DescriptionIn the year 2090, Earth is invaded by extra-terrestrials. The World Alliance of Nations has developed a supersonic attack fighter, Raiden, to defend the Earth. A pilot must take control of the experimental fighter to destroy the alien warships that just happen to look like odd variations of typical military tanks and planes with gadgets attached to them.
Raiden (called Raiden Trad on the Genesis and SNES) is an over-head vertical-scrolling shooter, based on an arcade game of the same title. It features two forms of weapon upgrades and two types of missiles (normal or homing). You start the game with several bombs which you can use to destroy most enemies on the screen to get yourself out of a jam. Each level ends with a large boss or bosses.
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- "雷電伝説" -- Japanese SNES/Genesis/FM Towns spelling
- "雷電" -- Japanese spelling
- "雷电" -- Chinese spelling (simplified)
- "Super Raiden" -- PC Engine CD title
- "Raiden Trad" -- SNES/Genesis title
- "Raiden Densetsu" -- Japanese SNES/Genesis/FM Towns title
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There are no reviews for the Genesis release of this game. You can use the links below to write your own review or read reviews for the other platforms of this game.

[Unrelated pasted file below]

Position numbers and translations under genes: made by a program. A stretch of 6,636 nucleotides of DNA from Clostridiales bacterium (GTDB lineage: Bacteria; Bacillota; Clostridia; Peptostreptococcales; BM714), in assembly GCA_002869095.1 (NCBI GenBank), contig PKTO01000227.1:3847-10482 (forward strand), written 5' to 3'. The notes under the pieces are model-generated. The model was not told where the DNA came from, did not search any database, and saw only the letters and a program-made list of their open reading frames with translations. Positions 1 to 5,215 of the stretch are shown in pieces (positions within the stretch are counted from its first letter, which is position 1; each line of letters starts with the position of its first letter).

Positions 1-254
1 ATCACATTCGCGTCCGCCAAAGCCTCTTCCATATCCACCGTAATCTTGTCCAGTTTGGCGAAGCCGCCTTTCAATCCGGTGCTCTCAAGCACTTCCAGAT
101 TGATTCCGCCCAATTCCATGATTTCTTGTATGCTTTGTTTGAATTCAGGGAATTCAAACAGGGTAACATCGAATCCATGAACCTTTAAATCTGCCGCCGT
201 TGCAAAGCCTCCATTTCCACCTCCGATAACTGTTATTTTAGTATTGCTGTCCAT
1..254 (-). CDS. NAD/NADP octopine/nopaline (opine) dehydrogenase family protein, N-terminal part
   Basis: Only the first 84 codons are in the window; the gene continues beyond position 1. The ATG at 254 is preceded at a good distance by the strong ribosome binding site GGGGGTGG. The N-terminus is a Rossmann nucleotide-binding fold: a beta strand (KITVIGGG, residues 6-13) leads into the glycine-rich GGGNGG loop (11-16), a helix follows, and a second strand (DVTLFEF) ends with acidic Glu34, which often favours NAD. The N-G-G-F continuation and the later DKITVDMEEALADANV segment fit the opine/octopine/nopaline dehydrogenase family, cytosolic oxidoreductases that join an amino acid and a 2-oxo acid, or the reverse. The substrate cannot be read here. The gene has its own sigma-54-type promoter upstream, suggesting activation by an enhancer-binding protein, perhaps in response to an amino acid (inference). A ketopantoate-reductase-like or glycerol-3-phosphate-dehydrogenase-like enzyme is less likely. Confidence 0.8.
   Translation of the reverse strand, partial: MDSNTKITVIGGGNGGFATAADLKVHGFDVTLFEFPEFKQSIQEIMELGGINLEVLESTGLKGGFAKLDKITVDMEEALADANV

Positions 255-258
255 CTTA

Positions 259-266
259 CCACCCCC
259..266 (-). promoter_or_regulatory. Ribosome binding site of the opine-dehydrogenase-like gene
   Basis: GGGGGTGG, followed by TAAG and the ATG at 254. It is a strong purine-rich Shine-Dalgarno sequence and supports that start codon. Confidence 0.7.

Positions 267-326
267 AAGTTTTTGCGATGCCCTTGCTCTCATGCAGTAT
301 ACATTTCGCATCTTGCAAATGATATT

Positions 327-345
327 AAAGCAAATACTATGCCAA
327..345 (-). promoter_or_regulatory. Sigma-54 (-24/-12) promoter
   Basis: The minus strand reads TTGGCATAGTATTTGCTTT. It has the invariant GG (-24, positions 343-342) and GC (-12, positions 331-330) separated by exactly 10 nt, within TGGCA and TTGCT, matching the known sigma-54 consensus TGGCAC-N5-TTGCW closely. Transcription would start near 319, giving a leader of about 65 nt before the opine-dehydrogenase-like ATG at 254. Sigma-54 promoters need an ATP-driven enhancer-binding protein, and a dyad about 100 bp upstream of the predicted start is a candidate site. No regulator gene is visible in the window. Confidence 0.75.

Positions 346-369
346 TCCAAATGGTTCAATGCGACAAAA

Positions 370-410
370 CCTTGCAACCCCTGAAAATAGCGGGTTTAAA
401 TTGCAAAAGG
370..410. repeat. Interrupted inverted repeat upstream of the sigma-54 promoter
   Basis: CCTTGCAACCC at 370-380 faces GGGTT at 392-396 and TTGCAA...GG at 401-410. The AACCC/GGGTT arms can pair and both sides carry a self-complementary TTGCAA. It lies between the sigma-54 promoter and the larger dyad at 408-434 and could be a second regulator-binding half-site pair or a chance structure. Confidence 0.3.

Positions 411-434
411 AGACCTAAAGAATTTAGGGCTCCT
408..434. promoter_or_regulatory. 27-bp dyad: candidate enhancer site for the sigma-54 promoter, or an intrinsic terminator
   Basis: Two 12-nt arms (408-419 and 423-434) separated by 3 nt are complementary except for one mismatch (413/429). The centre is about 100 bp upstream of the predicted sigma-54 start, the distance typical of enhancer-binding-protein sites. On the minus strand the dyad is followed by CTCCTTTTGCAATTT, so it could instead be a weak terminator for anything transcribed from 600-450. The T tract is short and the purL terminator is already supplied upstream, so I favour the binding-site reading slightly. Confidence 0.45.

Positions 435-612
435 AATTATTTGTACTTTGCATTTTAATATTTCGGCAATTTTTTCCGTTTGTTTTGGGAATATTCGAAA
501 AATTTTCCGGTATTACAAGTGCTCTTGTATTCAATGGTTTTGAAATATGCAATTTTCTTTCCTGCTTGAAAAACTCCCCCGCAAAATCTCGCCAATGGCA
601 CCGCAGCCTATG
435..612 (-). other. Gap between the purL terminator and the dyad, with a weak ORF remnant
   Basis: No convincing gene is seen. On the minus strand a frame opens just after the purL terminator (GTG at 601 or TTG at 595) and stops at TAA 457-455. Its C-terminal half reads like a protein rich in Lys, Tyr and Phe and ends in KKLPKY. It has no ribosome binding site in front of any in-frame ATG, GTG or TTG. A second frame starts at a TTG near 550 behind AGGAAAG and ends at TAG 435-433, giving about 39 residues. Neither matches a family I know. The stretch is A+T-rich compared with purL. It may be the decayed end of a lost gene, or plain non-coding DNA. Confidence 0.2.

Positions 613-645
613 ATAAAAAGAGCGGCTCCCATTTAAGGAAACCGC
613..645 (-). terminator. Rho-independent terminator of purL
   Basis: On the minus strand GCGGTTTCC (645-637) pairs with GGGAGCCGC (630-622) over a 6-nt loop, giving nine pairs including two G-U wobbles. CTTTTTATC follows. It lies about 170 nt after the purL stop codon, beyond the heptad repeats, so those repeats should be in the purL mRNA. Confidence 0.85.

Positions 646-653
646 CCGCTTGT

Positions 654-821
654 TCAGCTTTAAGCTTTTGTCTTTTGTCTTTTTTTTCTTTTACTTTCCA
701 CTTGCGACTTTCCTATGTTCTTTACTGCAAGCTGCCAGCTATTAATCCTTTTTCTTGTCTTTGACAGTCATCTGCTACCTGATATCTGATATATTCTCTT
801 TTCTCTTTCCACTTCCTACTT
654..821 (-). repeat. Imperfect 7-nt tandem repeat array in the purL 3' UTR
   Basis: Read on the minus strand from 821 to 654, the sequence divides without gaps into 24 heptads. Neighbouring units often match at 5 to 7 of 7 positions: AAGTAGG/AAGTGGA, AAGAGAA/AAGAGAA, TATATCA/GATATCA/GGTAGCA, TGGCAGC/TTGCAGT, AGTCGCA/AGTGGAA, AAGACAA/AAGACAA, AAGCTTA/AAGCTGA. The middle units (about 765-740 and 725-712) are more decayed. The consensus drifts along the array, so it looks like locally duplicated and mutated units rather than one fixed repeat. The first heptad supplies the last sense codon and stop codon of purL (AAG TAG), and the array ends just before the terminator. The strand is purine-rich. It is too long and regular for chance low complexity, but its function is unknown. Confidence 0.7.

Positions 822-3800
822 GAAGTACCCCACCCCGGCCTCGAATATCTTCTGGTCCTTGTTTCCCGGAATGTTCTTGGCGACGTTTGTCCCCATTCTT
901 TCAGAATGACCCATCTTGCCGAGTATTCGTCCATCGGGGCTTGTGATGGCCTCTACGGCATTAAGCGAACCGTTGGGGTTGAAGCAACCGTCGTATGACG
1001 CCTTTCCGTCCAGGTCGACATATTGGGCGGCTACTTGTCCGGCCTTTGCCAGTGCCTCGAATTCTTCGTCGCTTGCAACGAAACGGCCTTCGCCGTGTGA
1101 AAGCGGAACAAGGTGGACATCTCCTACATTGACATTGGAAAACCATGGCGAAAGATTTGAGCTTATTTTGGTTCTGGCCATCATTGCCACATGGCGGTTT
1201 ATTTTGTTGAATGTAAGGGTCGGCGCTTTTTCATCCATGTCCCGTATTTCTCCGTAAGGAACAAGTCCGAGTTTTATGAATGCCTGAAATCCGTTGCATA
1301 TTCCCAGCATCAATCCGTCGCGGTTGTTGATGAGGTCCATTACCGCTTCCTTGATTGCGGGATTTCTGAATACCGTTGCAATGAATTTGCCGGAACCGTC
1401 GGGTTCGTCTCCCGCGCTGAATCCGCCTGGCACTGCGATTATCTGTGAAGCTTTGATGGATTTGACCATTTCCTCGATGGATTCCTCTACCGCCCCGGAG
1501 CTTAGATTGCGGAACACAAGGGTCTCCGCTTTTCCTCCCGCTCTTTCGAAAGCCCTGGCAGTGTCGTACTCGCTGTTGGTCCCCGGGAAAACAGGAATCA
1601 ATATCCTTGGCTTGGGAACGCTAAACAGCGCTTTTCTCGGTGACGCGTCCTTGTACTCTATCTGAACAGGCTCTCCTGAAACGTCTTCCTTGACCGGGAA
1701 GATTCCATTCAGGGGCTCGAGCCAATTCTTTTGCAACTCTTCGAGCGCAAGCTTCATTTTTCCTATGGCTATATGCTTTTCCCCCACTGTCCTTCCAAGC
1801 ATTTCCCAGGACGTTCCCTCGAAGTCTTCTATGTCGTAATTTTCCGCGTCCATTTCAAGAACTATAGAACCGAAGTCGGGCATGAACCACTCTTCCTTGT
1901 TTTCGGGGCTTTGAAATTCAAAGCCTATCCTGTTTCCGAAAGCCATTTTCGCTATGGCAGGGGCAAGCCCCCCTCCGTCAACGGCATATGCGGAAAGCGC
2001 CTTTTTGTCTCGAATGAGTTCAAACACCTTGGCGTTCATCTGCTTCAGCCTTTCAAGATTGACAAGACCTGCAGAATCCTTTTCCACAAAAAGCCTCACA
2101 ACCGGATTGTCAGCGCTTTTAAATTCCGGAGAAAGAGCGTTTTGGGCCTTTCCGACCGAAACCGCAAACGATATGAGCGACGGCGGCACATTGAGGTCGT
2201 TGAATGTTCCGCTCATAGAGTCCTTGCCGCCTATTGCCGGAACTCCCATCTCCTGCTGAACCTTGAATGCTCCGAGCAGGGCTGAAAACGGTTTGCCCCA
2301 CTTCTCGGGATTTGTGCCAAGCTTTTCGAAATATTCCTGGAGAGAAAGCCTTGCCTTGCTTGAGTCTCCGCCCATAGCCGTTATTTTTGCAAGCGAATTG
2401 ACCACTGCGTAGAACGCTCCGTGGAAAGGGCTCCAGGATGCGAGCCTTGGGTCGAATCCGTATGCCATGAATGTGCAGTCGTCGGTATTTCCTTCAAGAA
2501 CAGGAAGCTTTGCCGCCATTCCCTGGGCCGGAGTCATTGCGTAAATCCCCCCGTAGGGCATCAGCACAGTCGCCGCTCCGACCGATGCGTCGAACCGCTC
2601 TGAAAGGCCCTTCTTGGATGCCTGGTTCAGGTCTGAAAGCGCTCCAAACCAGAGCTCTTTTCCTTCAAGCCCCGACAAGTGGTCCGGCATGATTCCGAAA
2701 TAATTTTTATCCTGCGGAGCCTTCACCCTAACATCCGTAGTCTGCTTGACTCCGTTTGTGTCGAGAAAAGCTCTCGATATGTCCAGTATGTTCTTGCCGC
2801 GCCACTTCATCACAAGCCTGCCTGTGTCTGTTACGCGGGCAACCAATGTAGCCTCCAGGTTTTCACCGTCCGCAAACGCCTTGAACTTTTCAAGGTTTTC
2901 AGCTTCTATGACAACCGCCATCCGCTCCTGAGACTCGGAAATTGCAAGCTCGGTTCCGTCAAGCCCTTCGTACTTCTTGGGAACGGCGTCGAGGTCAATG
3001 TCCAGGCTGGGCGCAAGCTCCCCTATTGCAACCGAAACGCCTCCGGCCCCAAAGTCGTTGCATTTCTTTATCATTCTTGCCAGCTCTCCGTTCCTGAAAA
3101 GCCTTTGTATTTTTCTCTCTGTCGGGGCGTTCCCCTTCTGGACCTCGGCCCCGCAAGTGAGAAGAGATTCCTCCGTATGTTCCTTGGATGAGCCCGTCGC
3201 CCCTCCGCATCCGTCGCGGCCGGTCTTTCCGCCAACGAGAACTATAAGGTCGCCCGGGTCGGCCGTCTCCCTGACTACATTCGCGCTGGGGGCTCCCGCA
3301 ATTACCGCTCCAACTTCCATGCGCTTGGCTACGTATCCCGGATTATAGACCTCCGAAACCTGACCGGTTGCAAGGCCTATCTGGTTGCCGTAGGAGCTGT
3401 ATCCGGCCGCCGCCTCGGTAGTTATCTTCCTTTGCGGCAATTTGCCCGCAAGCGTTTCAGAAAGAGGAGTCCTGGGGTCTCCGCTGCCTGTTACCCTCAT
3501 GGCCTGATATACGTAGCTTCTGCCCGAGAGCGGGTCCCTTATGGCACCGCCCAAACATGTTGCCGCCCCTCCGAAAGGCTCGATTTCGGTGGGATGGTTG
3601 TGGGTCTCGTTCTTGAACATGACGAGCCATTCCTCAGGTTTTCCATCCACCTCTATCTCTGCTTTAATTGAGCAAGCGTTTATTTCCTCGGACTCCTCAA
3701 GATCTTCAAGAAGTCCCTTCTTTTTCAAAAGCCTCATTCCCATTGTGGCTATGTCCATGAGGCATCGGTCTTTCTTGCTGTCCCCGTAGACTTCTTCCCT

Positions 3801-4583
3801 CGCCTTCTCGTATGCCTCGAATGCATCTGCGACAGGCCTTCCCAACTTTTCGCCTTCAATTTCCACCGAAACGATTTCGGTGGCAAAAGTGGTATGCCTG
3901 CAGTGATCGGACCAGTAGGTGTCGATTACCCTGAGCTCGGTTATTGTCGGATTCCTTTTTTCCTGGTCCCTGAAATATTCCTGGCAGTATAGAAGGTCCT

|The Video Game Critic||Feb 18, 2010||A||100|
|Mean Machines||Jan, 1991||81 out of 100||81|
|GamePro (US)||Nov, 1991||4 out of 5||80|
|Electronic Gaming Monthly (EGM)||Oct, 1991||29 out of 40||72|
|Consoles Plus||Sep, 1991||67 out of 100||67|
|Power Play||Nov, 1991||56 out of 100||56|
|Sega-16.com||Jun 26, 2006||5 out of 10||50|
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1001 Video GamesThe Arcade version of Raiden appears in the book 1001 Video Games You Must Play Before You Die by General Editor Tony Mott.
Cancelled versionsPorts to both Atari Falcon and Amiga were well underway, undertaken by Imagitec Design, but both were eventually scrapped. Unfinished versions have been circulating on the net and pirate BBSes for some time. Unlike most Raiden versions, these computer ports featured a "marquee" covering much of the screen, a move which had been out of fashion since the eighties, when it was often used to cover up the bad scrolling hardware of older computers.
InspirationThe game system in Raiden has often been compared to Toaplan's vertical shooters, and indeed Seibu Kaihatsu used Twin Cobra for research during the development of Raiden.
Two versionsTwo versions were released - a 3.5" floppy disk version and a CD-ROM version which features over 42 minutes of CD audio music.
Information also contributed by Игги Друге